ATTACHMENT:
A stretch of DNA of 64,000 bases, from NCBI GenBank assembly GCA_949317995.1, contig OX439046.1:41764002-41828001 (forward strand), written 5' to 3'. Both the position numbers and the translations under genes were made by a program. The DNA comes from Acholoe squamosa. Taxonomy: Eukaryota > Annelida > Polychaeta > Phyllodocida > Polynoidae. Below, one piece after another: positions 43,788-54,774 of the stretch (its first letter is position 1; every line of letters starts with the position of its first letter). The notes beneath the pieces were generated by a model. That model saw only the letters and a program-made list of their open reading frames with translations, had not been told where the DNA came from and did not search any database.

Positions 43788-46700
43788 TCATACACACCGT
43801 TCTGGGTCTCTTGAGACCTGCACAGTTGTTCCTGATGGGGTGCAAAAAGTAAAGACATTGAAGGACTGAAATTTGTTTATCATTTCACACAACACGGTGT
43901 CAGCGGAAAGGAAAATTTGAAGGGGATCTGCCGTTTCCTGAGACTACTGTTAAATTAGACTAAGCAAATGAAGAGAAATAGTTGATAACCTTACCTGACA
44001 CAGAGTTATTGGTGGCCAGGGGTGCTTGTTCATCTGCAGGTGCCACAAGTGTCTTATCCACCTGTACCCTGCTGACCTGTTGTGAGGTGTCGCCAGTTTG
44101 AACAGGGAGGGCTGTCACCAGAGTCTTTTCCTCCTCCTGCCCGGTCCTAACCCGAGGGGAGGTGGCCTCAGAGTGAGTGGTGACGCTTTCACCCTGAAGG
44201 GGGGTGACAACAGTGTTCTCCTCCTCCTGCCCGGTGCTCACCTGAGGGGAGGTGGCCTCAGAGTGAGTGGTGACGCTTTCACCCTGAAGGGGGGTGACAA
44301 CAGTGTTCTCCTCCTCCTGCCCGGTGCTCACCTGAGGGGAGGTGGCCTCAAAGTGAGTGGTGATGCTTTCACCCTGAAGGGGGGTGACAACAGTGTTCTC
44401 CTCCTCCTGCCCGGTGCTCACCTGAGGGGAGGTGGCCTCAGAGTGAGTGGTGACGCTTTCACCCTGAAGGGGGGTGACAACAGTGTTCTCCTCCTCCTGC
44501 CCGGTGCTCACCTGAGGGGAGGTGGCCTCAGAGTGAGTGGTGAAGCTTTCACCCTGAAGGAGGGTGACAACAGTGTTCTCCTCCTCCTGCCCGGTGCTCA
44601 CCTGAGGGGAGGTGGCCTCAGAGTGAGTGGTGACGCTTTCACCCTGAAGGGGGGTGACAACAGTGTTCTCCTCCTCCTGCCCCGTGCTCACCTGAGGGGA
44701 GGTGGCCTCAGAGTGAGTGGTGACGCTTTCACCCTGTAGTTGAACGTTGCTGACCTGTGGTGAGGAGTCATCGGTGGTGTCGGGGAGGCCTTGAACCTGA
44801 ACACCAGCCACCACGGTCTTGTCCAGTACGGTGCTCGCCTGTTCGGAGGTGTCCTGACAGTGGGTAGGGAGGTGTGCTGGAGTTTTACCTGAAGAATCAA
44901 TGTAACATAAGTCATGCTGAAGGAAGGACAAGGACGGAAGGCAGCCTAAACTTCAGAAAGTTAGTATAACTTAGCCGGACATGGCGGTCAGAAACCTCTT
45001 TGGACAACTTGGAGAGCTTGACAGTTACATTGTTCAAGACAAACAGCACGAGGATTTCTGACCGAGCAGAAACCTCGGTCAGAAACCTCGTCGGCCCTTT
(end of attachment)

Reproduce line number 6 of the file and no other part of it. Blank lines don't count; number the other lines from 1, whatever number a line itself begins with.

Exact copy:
44001 CAGAGTTATTGGTGGCCAGGGGTGCTTGTTCATCTGCAGGTGCCACAAGTGTCTTATCCACCTGTACCCTGCTGACCTGTTGTGAGGTGTCGCCAGTTTG